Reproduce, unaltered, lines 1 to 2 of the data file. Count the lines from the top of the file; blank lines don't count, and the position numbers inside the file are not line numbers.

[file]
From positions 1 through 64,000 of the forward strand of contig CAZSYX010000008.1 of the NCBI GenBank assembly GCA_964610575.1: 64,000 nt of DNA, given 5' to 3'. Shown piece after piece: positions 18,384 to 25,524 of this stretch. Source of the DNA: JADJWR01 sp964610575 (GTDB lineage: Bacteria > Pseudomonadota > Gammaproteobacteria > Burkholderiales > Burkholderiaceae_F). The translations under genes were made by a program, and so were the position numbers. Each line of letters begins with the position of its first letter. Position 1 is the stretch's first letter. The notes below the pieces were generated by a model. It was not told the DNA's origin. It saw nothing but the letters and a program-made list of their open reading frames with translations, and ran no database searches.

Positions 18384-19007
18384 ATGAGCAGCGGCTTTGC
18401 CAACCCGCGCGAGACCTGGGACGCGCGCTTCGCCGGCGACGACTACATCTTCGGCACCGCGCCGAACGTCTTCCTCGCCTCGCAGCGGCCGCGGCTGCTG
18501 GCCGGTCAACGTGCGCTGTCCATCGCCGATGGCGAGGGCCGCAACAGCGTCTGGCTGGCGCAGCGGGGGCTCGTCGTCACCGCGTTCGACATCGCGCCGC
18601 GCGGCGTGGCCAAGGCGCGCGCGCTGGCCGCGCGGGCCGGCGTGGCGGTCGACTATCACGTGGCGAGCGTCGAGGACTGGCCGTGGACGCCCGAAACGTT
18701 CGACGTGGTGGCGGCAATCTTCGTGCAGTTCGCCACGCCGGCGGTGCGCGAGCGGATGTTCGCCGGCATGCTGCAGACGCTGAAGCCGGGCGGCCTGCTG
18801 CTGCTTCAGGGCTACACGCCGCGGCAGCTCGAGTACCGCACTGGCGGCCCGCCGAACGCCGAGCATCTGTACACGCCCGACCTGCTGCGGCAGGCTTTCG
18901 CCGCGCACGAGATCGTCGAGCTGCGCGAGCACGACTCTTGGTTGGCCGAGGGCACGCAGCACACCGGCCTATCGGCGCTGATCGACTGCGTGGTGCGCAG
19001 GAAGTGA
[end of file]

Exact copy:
From positions 1 through 64,000 of the forward strand of contig CAZSYX010000008.1 of the NCBI GenBank assembly GCA_964610575.1: 64,000 nt of DNA, given 5' to 3'. Shown piece after piece: positions 18,384 to 25,524 of this stretch. Source of the DNA: JADJWR01 sp964610575 (GTDB lineage: Bacteria > Pseudomonadota > Gammaproteobacteria > Burkholderiales > Burkholderiaceae_F). The translations under genes were made by a program, and so were the position numbers. Each line of letters begins with the position of its first letter. Position 1 is the stretch's first letter. The notes below the pieces were generated by a model. It was not told the DNA's origin. It saw nothing but the letters and a program-made list of their open reading frames with translations, and ran no database searches.

Positions 18384-19007